|Type of paper:||Case study|
|Categories:||Accounting Business management Financial analysis|
Question#1: Why was Dakota's existing pricing system inadequate for its current operating environment?
From the case study, it is evident that Dakota's existing pricing system is exceptionally insufficient for its current operating environment. Fundamentally, the Dakota was only able to gain revenue or profits when the client's placed large orders for cartons. The large orders would mean that more office products would be bought and therefore earning the organizations the profits it anticipates.
The organization experienced a massive drop in profit when many clients placed small orders. The small orders, in this case, would mean that the company failed to meet its volume of sales, which was also equivalent to the amount of profit earned. It is further worth to note that Dakota had made a wrong determination for the individual customers. This was highly subjective and was based on the previous year's numbers, which were wrongly calculated.
Lack of differences when placing large or small orders constituted to another challenge. Specifically, there are no differences to the consumer whether the order is placed online or manually even though the cost varied. Dakota should have set a different set of prices for both manual and online ordering. Online ordering ought to be expensive based on the fact it requires the company technical team to make additional follow-ups and arrangements to deliver the products to the customers.
Finally, the company charged a standard mark-up price of 2 percent for the desktop deliveries regardless of the distance for delivery. Dakota Office Product uses a traditional costing system where the direct and indirect costs are assigned and allocated to the items and services delivered to the customers. Ideally, this is usually better for the organizations where the production operations are highly labour-intensive while the overhead costs are smaller than the total costs. In this sense, the Activity Based Costing will be appropriate for Dakota Office Products. The management will have a chance to calculate the product costs and services in line with the activities involved and resources consumed.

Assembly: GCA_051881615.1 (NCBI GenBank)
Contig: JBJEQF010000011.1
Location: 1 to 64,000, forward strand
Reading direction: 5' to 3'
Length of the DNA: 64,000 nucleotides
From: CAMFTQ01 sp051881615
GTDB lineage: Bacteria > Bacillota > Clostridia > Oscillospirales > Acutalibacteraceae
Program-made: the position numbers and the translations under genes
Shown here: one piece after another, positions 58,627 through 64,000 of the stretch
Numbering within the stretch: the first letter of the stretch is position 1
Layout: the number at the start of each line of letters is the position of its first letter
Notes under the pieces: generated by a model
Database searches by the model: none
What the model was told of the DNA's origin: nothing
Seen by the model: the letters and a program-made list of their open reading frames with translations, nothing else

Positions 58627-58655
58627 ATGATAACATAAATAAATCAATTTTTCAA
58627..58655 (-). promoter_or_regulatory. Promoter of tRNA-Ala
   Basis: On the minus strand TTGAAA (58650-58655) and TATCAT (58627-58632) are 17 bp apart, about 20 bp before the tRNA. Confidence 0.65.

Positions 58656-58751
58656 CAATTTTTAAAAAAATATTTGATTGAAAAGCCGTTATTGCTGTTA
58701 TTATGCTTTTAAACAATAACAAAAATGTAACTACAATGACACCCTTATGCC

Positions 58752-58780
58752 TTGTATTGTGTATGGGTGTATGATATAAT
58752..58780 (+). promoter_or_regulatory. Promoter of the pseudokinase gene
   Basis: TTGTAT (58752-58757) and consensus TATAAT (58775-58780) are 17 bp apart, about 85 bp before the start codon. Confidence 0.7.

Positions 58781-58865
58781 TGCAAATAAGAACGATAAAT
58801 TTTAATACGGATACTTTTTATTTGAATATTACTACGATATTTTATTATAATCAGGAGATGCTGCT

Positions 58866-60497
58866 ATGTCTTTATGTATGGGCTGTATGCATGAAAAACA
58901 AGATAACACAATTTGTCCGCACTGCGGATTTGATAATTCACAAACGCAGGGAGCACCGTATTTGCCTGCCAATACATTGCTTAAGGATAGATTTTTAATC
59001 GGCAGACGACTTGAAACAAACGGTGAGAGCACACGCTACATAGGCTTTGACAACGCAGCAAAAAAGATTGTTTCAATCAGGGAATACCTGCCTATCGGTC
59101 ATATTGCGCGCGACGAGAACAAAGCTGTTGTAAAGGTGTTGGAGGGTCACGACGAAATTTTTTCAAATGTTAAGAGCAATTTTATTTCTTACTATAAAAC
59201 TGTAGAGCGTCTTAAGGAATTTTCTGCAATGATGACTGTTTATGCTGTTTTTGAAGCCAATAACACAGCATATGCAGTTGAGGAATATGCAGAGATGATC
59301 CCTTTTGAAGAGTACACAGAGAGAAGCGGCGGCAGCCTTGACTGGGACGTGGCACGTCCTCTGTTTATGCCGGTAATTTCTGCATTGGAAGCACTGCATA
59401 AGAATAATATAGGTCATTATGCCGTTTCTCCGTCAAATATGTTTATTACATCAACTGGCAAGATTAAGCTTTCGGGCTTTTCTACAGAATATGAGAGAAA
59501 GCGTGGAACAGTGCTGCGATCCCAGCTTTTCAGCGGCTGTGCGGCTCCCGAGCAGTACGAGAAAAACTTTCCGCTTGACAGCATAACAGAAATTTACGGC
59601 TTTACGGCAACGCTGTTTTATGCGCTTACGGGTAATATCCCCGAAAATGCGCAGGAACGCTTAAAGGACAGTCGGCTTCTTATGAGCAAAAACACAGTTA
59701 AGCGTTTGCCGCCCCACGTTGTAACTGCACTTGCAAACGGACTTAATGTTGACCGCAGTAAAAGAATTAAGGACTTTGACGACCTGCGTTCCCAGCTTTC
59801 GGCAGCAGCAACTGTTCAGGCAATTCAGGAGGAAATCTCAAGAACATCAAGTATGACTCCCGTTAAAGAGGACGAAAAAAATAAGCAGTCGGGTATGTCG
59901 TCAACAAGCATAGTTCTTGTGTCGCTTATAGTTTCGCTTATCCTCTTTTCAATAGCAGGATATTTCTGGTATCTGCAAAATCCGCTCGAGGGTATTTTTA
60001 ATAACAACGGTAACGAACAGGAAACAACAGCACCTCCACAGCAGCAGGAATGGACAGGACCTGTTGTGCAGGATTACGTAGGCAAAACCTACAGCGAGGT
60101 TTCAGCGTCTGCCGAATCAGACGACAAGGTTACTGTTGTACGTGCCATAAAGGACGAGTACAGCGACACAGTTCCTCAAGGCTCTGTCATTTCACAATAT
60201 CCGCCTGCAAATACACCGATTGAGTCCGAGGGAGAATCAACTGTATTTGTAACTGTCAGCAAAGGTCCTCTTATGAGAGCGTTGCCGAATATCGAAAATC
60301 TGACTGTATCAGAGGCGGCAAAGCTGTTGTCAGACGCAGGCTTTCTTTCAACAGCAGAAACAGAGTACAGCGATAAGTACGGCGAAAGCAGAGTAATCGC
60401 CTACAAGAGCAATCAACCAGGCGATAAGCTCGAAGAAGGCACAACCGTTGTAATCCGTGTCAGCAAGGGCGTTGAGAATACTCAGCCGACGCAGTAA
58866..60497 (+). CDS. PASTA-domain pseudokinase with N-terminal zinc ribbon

Question#2: Develop an activity-based cost system for Dakota Office Products (DOP) based on Year 2000 data. Calculate the activity cost-driver rate for each DOP activity in 2000.
It is undeniable that the Activity based costing still remains the best option for the Dakota Office Company. Fundamentally, this will help the company to conduct an accurate calculations of the products costs and activities. A closer look would reveal that the activity-based system categorises the operating costs into five different areas, and consequently allocates the overheads depending on the actual costs incurred on every activity. In such circumstances, the operating costs are divided into freight, warehouse rent and depreciation, warehouse distribution, delivery truck expenses, and the order entry expenses.
Activity Cost-Driver Rates
Activity 1: Process cartons in and out of the warehouse
Rate= (90% of Warehouse Personnel Expense+ Cost of Items bought)/Cartons processed
Rate= (90%*2,400,000+35,000,000)/80,000=$464.5/per carton
Activity Two: The Desktop delivery services
Rate= (10% of Warehouse Personnel Expense Delivery Truck Expenses)/Desktop deliveries
Rate= (10%*2,400,000+200,000)/2000=$220/ per carton.
Activity Three: Order handling
Rate= (Warehouse Expenses+ Freight)/Order quantity
Rate= (2,000,000+450,000)/ (16,000+8,000) = $102.08/per order
From the case study, it becomes evident that the cost rate of processing cartons was determined through the distribution of the warehouse expense and warehouse expense personnel over the total number of the shipped cartons.
The cost rate of freight was determined through the distribution of the total freight expense over the total number of cartons shipped through the freight.
The cost rate of delivery of desktops was determined through the distribution of the delivery truck expenses as well as the warehouse personnel expense.
The cost rate of the manual orders was established through the distribution of order entry expenses (weighted by 20 percent time allocation) over the entire number of manual orders processed.
The cost rate of line products was established through the dispersal of orders entry expenses (weighted 75 percent time allocation) over a total number of office products processed.
The EDI cost rate was established through the distribution of order entry expenses (weighted by 5% time allocation) over the total number of EDI orders obtained.
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Paper Example. Dakota Office Products. (2023, Feb 22). Retrieved from https://speedypaper.com/essays/dakota-office-products
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